Buried Treasure

Buried Treasure

By Matt Perry - 1 March 2020

Last July, I stood on the promenade up above the beach in Bournemouth and looked down at the hundreds of people resting and playing on the sand. Some just laying, relaxing chatting; some playing the water or passing a frisbee. On the waters' edge sat a couple of children. They had their legs half sunken into the wet sand and were swinging their arms back and forth, their hands passing through the sloppy sand.

I remember the many times that I have sat in the same place, doing the same activity. There’s something about the tranquility and simplicity of it which I love. Even though there is so much noise – from the sea, from the people around, from the seagulls above – you can just be lost in the moment. Just you, the sun and the sea, free from the cares of the world.

It reminded me of a time when we took some young people to Bournemouth a few years earlier. These were young people with plenty of cares. They had grown up in East London, facing the pressures of gangs, drugs and knife crime. Life for them often felt hopeless, or at least not much more than the hope that they would stay alive through to adulthood.

But on the beach something magical happened. These young people, constantly on edge and hardened by their experiences of inner city life were able to play; were able to lose themselves in the moment. After some play wrestling and digging about in the sand they found some graffiti stencilled onto one of the wooden groynes. They set to work digging themselves a hole in the ground. This was the result:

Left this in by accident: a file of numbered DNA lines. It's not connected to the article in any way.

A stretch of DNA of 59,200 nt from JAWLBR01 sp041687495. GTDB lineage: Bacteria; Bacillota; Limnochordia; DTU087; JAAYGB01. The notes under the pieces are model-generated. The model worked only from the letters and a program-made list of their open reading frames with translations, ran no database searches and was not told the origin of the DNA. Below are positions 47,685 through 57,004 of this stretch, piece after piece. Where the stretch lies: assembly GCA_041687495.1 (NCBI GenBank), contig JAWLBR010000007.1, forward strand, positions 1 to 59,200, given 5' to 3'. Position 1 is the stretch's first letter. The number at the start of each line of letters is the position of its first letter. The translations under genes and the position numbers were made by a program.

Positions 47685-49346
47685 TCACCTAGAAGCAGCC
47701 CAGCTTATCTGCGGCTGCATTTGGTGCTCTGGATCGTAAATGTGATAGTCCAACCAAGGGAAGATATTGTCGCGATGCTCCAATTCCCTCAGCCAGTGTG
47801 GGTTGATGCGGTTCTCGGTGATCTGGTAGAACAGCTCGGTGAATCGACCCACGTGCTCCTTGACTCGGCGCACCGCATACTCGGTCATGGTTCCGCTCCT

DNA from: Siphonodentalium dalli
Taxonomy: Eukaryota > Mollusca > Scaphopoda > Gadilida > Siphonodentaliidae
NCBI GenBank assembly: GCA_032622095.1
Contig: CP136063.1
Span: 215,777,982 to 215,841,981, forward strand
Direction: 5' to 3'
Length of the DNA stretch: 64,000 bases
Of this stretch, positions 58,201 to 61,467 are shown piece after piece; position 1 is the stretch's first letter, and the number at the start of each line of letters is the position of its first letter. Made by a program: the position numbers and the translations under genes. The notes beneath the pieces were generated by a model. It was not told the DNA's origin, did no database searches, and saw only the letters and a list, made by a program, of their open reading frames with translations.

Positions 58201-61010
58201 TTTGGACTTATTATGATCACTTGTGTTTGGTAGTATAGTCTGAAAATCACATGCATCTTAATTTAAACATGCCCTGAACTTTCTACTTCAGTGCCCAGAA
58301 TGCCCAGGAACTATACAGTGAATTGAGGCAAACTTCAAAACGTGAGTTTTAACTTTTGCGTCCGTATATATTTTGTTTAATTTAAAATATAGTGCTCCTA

What a joy to see young people whose daily life is a struggle have a moment of freedom from the cares of this world. Isn’t this they way it should be? Shouldn’t this be the right and experience of every child in our communities?

These young people, like all young people and like you and me, are created in the image of God. Their value is inviolable. It can’t be diminished by the stuff they are victim too, and it can’t be changed by the stuff they get involved in. Whether a Grade 9 student (that’s A** in old money) or a young person kicked out of school for bad behaviour – each of them are worth more than gold. Each has innate value and gifts, skills and talents to offer the world. Let’s not allow those around us, locally or nationally, to say anything different. Let’s challenge the idea that young people are broken or that their behaviour is irredeemable.

Let’s make sure the treasure doesn’t stay buried!

Cover photo by Suzy Hazelwood from Pexels

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